Today, I am going to talk about three overarching principles: responsibility, freedom, and responsible freedom.
Let us begin with the first principle. Responsibility is defined by Oxford Dictionaries as the opportunity or ability to act independently and take decisions without authorization. To put that simply, this definition can be divided into two root-words: response and ability.
Making a coherent simple definition of the word, responsibility NOW will mean OUR ABILITY TO RESPOND. Responsibility lies in our ability and capacity to act. Responsibility is to do something without being told but simply because we can and because we are ABLE.
When confronted with confusion whether to ACT or NOT, we ask ourselves, “AM I RESPONSIBLE?” So whenever we ask ourselves this question of responsibility, let us remember the root words: RESPONSE+ABLE.
If until now you are asking, “Am I responsible for my parents?” or “Am I responsible for the poor in my community?” or “Am I responsible for my classmate with a failing grade?” My simple answer to that is: are you response-able? If you are, then you must be held responsible for them.
Now let’s take my second point. You might be familiar with this: “The cry of Balintawak. And the echoes answered back – Freedom!”
From the earliest conception of the term, freedom has been a debatable topic. Nations cry for freedom from the tyranny of the oppressors. The people of the Philippines, for example, cried for freedom against its many colonizers in the past. And we won.
But freedom is not only winning our national liberty. There is more to freedom than the absence of foreign domination and enslavement. Freedom is also personal.
Freedom is the power or right to act, speak, or think as one wants (Oxford Dictionaries Online). So to say, when one is not hindered to do as he wants, he is free.
When free folks want to go shopping, swimming, or hiking, they can do so. When someone wants to go to the church or any place of worship, he is free to go and exercise his religion. If someone wants to remain silent, he is free to do so – that is his right; such is his freedom. Moreover, when people want to express their opinions, they can gather together and let their voices be heard.
Following this line of thinking, one can even spread gossip and false information about his enemies. One can slap the person next to her if she gets irritated. Or steal someone’s belongings whenever he feels like doing it. Such is freedom, isn’t it? But oops! That seems to be erroneous and it brings me to my next point – the relativity and partiality of freedom.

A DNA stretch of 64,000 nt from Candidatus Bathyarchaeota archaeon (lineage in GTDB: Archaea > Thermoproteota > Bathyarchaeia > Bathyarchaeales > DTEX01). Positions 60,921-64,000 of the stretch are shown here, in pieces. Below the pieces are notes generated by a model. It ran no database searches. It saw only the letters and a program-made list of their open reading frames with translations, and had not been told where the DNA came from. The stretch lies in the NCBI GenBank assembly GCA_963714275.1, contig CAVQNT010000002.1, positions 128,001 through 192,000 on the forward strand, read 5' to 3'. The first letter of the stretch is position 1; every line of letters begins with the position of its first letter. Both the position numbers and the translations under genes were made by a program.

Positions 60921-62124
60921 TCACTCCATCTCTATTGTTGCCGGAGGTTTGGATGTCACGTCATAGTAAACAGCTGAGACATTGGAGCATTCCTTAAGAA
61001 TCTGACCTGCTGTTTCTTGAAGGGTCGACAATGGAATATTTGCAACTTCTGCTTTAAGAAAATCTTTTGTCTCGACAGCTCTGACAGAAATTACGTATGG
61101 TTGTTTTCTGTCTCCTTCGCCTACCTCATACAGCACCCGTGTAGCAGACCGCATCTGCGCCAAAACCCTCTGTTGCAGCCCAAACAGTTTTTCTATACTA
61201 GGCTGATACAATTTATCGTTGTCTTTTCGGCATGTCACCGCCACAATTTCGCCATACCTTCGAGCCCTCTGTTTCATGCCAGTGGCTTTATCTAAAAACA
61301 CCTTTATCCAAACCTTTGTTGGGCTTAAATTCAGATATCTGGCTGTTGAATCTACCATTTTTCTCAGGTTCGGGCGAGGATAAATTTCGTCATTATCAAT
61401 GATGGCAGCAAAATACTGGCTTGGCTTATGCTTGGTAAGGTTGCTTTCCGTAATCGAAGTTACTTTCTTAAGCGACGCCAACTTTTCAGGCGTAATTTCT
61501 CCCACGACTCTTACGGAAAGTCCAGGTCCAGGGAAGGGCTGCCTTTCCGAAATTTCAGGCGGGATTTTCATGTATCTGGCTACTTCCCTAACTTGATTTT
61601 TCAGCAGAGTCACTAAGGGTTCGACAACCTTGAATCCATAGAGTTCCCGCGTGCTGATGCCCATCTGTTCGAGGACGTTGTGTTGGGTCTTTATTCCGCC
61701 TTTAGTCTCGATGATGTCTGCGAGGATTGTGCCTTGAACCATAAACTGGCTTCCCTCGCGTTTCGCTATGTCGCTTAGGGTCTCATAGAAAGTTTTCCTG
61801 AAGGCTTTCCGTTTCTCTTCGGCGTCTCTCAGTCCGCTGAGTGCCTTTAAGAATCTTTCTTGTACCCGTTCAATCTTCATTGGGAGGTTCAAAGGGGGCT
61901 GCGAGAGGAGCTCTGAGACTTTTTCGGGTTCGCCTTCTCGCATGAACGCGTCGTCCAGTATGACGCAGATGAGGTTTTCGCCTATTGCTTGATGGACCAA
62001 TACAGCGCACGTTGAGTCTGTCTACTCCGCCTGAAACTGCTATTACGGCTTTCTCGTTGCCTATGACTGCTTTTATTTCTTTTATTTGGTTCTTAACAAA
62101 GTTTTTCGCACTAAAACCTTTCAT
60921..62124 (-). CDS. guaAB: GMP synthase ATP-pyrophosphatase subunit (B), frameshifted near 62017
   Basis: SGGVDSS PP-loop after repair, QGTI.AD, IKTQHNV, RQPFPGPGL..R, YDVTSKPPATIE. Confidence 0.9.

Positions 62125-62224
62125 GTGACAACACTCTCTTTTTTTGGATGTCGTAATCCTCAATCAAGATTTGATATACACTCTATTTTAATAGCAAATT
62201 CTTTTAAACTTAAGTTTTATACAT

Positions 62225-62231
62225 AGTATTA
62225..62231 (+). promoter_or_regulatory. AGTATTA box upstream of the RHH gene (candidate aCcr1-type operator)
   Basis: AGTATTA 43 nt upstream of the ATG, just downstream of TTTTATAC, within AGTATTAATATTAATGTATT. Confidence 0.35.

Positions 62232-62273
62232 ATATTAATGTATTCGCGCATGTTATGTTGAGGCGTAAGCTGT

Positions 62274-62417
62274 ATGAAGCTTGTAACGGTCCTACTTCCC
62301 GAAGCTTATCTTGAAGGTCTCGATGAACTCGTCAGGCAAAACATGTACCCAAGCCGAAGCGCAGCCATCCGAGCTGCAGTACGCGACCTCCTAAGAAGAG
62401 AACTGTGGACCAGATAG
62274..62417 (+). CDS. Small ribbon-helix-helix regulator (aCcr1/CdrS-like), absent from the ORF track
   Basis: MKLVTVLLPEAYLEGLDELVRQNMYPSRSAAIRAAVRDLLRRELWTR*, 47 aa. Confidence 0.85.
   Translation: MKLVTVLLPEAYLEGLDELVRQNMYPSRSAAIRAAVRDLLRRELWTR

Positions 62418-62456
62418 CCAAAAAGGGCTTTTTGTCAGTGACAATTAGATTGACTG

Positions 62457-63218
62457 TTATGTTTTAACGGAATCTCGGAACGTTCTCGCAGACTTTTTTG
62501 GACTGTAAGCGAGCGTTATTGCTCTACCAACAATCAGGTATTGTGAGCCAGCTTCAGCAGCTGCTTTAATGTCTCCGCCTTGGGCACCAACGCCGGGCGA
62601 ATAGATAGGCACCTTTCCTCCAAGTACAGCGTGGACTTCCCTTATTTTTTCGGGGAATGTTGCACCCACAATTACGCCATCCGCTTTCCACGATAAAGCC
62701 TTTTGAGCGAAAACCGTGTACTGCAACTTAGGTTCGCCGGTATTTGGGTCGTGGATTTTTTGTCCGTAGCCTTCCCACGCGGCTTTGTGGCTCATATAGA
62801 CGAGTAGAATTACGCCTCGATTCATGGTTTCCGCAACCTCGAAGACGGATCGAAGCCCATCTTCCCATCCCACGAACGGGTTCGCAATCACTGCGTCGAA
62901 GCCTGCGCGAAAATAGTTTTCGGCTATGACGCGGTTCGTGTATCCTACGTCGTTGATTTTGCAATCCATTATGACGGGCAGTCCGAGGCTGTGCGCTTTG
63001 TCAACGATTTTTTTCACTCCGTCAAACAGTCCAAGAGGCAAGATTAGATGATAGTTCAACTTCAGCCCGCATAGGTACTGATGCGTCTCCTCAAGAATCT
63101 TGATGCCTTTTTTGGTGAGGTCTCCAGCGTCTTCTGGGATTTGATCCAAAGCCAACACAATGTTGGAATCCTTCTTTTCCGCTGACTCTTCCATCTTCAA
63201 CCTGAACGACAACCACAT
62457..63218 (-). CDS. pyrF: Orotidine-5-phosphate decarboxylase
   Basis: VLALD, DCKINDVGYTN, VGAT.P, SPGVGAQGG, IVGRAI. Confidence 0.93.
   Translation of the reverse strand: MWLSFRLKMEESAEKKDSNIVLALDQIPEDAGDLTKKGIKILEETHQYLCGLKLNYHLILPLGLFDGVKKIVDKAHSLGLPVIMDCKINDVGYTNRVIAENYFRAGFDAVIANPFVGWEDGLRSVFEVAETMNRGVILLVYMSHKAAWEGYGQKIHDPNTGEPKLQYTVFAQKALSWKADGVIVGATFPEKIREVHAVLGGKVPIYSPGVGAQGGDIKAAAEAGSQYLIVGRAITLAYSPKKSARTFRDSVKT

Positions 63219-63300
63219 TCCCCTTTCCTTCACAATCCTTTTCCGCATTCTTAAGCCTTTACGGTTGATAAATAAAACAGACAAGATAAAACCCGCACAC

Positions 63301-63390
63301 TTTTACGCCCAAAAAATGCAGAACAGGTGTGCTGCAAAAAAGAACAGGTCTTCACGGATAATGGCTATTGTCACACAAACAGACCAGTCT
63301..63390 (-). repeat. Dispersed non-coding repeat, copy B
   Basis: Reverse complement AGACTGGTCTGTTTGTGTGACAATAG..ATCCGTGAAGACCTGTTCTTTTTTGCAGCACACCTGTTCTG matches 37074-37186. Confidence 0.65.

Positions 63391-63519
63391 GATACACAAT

Freedom is not absolute. As Herbert Spencer said, “every man has the freedom to do all that he wills, provided he infringes not the equal freedom of any other man.” This is tantamount to saying that the limitation of our freedom is the equal freedom of our fellowmen. In a simple adage, it means that “our freedom ends when someone else’s freedom begins.”
This brings us to the realization that whenever we exercise our freedom, we always have to consider its implications to others. This relates to our responsibility as caretakers of our brethren.
Putting this into context, one is free to cheat in an examination, but is that responsible? All are free to defame others, but is that responsible? One is free to steal, to hastily judge, to kill, and to commit adultery – but none of those is responsible.
It is right, therefore, to conclude that responsible freedom is directed towards our welfare and the well-being of our fellow men. We are free to do anything good, and just, and beautiful for ourselves and for others.
Exercise your freedom by doing what is good and just. Do something good and beautiful not because you were forced to do so, but because you have the ability to do so. Help, not because it is your obligation but because you are free and able to reach out.
Respond because you are able. Respond because you are free!
My wish for you today is to become responsible for the freedom you all have. Thank you and good day!